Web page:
A New York Times Book Review Editors' Choice
The fascinating, forgotten story of the 1970s attempt to build a city dedicated to racial equality in the heart of "Klan Country"
In 1969, with America's cities in turmoil and racial tensions high, civil rights leader Floyd McKissick announced an audacious plan: he would build a new city in rural North Carolina, open to all but intended primarily to benefit Black people. Named Soul City, the community secured funding from the Nixon administration, planning help from Harvard and the University of North Carolina, and endorsements from the New York Times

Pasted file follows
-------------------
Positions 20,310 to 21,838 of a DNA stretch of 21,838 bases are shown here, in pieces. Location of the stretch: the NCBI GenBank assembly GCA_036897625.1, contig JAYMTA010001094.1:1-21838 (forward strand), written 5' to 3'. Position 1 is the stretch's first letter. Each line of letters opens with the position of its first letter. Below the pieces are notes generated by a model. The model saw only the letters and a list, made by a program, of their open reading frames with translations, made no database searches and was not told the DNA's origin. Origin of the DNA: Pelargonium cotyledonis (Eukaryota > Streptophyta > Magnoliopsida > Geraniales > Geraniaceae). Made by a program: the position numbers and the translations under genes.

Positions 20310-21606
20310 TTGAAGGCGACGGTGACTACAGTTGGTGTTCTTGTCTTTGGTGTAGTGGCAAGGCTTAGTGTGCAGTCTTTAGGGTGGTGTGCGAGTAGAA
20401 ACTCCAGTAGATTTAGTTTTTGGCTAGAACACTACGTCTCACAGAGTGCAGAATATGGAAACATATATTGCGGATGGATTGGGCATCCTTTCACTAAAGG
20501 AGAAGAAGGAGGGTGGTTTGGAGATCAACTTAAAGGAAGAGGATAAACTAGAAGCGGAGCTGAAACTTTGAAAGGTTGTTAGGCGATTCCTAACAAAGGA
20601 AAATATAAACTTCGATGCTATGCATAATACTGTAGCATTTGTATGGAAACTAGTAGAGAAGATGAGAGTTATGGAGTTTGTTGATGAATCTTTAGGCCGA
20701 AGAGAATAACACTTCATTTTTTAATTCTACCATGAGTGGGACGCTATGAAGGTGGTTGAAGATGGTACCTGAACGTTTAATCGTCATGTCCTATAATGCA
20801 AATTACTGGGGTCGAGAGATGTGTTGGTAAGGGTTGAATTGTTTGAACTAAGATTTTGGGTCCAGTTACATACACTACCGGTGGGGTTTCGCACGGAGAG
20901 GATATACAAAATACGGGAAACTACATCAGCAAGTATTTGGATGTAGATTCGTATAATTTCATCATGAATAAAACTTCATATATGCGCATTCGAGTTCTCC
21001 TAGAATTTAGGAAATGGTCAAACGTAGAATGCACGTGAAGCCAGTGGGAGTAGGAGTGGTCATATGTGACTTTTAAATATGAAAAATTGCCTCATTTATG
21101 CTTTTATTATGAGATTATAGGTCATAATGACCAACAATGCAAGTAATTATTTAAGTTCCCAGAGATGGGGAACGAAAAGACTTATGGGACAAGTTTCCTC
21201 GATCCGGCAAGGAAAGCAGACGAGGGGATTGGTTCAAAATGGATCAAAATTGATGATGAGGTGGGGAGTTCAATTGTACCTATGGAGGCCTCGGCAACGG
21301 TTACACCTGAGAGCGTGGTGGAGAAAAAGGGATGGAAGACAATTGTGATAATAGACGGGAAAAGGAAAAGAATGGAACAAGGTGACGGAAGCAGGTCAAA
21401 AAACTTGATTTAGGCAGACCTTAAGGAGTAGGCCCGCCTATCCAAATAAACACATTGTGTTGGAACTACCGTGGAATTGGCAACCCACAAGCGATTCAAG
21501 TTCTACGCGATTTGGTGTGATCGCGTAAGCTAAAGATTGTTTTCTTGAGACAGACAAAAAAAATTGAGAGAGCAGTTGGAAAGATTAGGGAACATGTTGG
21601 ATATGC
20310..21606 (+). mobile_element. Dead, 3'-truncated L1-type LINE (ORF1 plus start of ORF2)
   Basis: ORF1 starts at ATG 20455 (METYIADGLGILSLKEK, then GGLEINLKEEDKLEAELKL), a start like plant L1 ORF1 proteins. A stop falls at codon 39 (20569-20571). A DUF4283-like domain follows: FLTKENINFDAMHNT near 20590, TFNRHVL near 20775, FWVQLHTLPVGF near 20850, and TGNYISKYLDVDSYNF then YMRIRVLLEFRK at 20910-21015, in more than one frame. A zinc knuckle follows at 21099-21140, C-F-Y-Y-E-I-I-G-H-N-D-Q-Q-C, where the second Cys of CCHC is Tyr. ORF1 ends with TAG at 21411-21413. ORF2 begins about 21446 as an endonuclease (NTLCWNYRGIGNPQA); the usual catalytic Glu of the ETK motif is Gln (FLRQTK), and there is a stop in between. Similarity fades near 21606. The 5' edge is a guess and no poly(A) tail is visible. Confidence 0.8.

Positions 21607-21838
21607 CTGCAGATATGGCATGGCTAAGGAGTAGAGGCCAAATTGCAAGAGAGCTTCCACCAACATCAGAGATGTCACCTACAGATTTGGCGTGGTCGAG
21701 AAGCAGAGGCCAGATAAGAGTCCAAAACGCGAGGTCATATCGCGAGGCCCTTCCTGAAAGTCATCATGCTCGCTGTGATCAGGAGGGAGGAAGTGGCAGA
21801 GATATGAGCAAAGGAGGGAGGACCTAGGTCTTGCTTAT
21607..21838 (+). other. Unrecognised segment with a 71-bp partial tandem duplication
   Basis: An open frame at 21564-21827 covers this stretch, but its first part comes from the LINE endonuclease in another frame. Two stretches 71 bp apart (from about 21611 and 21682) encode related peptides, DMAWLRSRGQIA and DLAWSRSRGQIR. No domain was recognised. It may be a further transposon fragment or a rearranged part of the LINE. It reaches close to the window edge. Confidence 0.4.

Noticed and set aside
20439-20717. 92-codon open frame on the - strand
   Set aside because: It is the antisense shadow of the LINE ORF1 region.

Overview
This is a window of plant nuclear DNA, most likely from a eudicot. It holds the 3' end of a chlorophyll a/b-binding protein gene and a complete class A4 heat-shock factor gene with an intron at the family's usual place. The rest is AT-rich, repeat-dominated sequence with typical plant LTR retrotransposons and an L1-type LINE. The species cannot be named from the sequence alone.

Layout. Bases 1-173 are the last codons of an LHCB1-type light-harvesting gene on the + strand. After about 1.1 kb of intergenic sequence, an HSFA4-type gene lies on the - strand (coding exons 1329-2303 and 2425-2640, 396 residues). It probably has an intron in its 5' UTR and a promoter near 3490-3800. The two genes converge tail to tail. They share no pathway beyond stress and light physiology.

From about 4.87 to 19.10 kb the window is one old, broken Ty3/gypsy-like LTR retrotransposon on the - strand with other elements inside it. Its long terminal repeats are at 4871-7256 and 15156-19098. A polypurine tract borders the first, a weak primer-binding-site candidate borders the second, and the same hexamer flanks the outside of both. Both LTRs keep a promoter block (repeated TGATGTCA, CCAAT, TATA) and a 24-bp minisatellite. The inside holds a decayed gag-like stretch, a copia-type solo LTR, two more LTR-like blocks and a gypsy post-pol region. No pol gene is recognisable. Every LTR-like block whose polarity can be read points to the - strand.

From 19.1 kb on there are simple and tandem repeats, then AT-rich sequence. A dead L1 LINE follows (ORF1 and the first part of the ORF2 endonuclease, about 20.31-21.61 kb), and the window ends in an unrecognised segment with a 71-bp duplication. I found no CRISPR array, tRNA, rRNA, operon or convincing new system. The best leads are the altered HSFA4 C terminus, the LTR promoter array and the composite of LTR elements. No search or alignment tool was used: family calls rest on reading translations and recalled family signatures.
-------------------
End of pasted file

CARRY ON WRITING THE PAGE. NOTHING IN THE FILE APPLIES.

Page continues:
and the Today
show. Before long, the brand-new settlement - built on a former slave plantation - had roads, houses, a health care center, and an industrial plant. By the year 2000, projections said, Soul City would have fifty thousand residents.
But the utopian vision was not to be. The race-baiting Jesse Helms, newly elected as senator from North Carolina, swore to stop government spending on the project. Meanwhile, the liberal Raleigh News & Observer
mistakenly claimed fraud and corruption in the construction effort. Battered from the left and the right, Soul City was shut down after just a decade. Today, it is a ghost town - and its industrial plant, erected to promote Black economic freedom, has been converted into a prison.
In a gripping, poignant narrative, acclaimed author Thomas Healy resurrects this forgotten saga of race, capitalism, and the struggle for equality. Was it an impossible dream from the beginning? Or a brilliant idea thwarted by prejudice and ignorance? And how might America be different today if Soul City had been allowed to succeed?